May Day: St Joseph the Worker
Being God, Jesus could have chosen to be raised by anyone, at any time in history – a king, a merchant, a doctor, a professor… but He chose a humble carpenter to be His foster father.
St Joseph was of royal lineage, being of the line of King David, but like humanity, fallen far from its heavenly inheritance, Joseph was a long way from being a king. He was a “nobody”, a labourer from a backwater town in the vast Roman Empire. Not a single word of his was recorded in the Bible.
Yet, as guardian of the Holy Family, the first domestic church, St Joseph is now a patron of the Universal Church; and by his quiet example, he has much to say to us today. In Matthew’s Gospel, he is described as a “just man”. Archbishop Julian Porteous explains that a just man is:
“… one who assumes his responsibilities without complaint or reticence, who is self-sacrificing and generous in his assistance to others. He is a man who is concerned for those in need.
Such a man looks beyond his own interests and is directed to the interests of others, indeed, to the wellbeing of the community and the broader society.”
The feast of St Joseph the Worker was instituted by Pope Pius XII in 1955, against the Labour Day celebration created by communists, who supplant the family with the state, seeking to control every facet of human life through the government.
Maria von Trapp, of the Trapp Family Singers fame – depicted in the classic film, The Sound of Music (1965) – wrote a poignant reflection titled “The Land Without a Sunday”, observing how in Soviet Russia,
“The people work in shifts. While one group enjoys its day off, the others continue to work in the factories or on the farms or in the stores, which are always open. As a result the overall impression throughout the country was that of incessant work, work, work.
The atmosphere was one of constant rush and drive; finally, we confessed to each other that what we were missing most was not a well-cooked meal, or a hot bath, but a quiet, peaceful Sunday with church bells ringing and people resting after prayer.”
It can be tempting to become completely absorbed in work and let it take over your life, as a kind of idol. But God commanded us to keep the Sabbath Day holy (Exodus 20:8). God rested on the seventh day of Creation (Genesis 2:3). Our work is a participation in the ongoing redemption of fallen creation, and as image-bearers of God, we are called to imitate Him. Even machines need a break from work.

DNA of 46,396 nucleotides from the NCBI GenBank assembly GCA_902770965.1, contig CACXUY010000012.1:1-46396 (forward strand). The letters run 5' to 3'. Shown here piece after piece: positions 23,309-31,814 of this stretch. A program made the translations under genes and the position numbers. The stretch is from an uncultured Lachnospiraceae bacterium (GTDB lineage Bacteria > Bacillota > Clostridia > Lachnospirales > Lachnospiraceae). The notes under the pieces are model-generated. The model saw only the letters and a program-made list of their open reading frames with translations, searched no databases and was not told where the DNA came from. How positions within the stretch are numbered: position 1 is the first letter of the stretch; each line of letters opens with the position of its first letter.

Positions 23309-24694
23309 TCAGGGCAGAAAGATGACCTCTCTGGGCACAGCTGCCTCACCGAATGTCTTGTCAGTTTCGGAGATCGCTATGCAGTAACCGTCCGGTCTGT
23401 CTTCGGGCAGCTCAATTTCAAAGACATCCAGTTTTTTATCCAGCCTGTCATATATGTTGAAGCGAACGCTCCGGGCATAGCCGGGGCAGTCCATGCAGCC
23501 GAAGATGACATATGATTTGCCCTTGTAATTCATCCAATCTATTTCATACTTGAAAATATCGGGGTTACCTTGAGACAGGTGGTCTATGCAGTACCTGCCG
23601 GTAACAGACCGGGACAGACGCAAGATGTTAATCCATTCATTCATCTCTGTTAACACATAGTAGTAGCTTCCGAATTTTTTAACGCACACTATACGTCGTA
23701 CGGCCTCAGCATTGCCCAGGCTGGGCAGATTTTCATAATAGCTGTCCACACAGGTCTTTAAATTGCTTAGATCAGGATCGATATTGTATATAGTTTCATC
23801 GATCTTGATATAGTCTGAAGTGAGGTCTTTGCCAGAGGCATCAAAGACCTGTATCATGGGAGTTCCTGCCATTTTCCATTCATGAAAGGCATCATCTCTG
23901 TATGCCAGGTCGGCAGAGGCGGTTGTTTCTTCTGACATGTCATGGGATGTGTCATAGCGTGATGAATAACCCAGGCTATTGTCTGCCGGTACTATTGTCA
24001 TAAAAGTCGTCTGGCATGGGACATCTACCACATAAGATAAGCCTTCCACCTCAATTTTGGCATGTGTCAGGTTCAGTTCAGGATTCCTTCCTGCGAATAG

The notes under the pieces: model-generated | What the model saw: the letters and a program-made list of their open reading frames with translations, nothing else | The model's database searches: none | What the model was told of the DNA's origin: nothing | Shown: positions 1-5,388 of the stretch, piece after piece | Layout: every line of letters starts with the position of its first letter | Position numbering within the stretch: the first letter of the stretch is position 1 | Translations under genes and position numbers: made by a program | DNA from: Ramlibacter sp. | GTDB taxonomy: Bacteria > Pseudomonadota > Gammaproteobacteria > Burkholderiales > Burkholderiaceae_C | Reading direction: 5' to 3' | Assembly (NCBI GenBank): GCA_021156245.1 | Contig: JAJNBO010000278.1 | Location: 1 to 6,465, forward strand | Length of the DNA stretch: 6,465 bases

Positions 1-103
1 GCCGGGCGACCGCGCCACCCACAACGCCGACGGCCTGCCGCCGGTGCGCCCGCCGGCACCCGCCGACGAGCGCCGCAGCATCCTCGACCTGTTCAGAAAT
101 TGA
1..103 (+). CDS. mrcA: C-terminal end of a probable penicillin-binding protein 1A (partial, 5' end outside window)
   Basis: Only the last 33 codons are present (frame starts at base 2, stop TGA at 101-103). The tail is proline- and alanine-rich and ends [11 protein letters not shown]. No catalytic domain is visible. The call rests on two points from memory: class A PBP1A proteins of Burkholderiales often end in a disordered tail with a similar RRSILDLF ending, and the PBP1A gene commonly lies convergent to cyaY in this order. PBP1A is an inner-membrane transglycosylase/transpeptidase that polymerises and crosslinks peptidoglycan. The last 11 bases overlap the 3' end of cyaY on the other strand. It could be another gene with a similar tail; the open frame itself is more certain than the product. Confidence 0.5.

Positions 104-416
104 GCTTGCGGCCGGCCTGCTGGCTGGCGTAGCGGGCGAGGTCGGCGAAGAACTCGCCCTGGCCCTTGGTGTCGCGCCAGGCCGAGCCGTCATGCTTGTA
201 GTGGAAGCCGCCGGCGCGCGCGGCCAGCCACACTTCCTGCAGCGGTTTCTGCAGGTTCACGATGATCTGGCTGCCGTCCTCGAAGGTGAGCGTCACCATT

The Most Important Work
C.S. Lewis observed in a letter:
“I think I can understand that feeling about a housewife’s work being like that of Sisyphus (who was the stone-rolling gentleman). But it is surely in reality the most important work in the world. What do ships, railways, miners, cars, government etc. exist for except that people may be fed, warmed, and safe in their own homes? As Dr Johnson said, ‘To be happy at home is the end of all human endeavour’.”
In Catholic social teaching, we observe the principle of subsidiarity: “nothing should be done by a larger and more complex organisation which can be done as well by a smaller and simpler organisation.” The word economy comes from the Greek oikonomia, referring to the management of a household. The family is the basic unit of society; it is meant to be the main reason we work – to support the flourishing of the family.
Nowadays, sadly the family is often neglected in the pursuit of career. St Joseph models to us how to be a virtuous worker and father, putting his family first before all else, promptly obeying the word of God when told to take the pregnant Mary as his wife, to flee to Egypt, and later, to return to Israel. All this moving about with a pregnant woman and then a vulnerable baby menaced by Herod’s soldiers must have been quite stressful, but with his profound faith in God, Joseph simply and peaceably did what he was instructed to do.
Work may be experienced as a curse, an onerous task after the Fall (Genesis 3:17), but when you are doing a job you love, it can be a joy and a blessing. However you may feel about your work or studies, you can offer it all up for the glory of God and the relief of the Holy Souls in Purgatory.
St Thérèse wrote to her sister Celine:
“We must not let slip one single occasion of sacrifice. … Pick up a pin from a motive of love, and you may thereby convert a soul. Jesus alone can make our deeds of such worth, so let us love Him with every fibre of our heart.”
The Morning Offering
One way to dedicate your work to God is by praying the morning offering each morning when you awake:
O Jesus, through the Immaculate Heart of Mary,
I offer You my prayers, works, joys and sufferings of this day
for all the intentions of Your Sacred Heart,
in union with the Holy Sacrifice of the Mass throughout the world,
in reparation for my sins, for the intentions of all my relatives and friends,
and for the intentions of the Holy Father.